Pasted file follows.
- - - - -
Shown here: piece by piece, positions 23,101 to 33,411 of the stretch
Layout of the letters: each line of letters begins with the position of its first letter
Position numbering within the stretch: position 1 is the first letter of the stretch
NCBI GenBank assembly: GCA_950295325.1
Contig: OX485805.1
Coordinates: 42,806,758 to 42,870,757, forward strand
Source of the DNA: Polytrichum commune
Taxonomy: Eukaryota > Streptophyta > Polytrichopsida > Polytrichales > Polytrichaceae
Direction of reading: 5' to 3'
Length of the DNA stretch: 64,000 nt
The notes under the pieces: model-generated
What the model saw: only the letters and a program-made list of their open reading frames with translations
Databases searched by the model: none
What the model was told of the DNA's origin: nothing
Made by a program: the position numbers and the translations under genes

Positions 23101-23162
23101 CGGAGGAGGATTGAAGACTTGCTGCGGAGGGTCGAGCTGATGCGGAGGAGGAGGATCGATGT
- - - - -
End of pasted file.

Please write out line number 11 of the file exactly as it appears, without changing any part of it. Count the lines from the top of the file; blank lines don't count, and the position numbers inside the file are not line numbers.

The notes under the pieces: model-generated